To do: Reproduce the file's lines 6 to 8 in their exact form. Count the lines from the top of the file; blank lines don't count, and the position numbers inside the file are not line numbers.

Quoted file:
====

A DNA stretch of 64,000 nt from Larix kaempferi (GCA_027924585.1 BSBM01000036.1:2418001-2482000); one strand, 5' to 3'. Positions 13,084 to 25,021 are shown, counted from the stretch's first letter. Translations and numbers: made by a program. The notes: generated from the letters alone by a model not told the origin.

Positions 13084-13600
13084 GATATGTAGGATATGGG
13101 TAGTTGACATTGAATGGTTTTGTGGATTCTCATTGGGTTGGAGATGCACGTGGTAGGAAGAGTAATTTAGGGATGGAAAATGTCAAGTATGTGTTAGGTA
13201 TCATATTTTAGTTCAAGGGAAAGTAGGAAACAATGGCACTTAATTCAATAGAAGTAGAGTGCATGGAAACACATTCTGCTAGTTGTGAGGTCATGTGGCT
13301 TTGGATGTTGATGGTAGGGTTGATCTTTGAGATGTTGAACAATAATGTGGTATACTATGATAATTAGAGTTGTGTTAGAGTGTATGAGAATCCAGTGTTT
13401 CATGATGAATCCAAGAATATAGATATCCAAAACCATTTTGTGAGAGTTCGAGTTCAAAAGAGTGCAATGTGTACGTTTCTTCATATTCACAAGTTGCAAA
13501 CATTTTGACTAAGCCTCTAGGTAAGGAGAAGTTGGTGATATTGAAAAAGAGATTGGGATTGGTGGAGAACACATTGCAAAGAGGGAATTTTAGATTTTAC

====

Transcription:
13301 TTGGATGTTGATGGTAGGGTTGATCTTTGAGATGTTGAACAATAATGTGGTATACTATGATAATTAGAGTTGTGTTAGAGTGTATGAGAATCCAGTGTTT
13401 CATGATGAATCCAAGAATATAGATATCCAAAACCATTTTGTGAGAGTTCGAGTTCAAAAGAGTGCAATGTGTACGTTTCTTCATATTCACAAGTTGCAAA
13501 CATTTTGACTAAGCCTCTAGGTAAGGAGAAGTTGGTGATATTGAAAAAGAGATTGGGATTGGTGGAGAACACATTGCAAAGAGGGAATTTTAGATTTTAC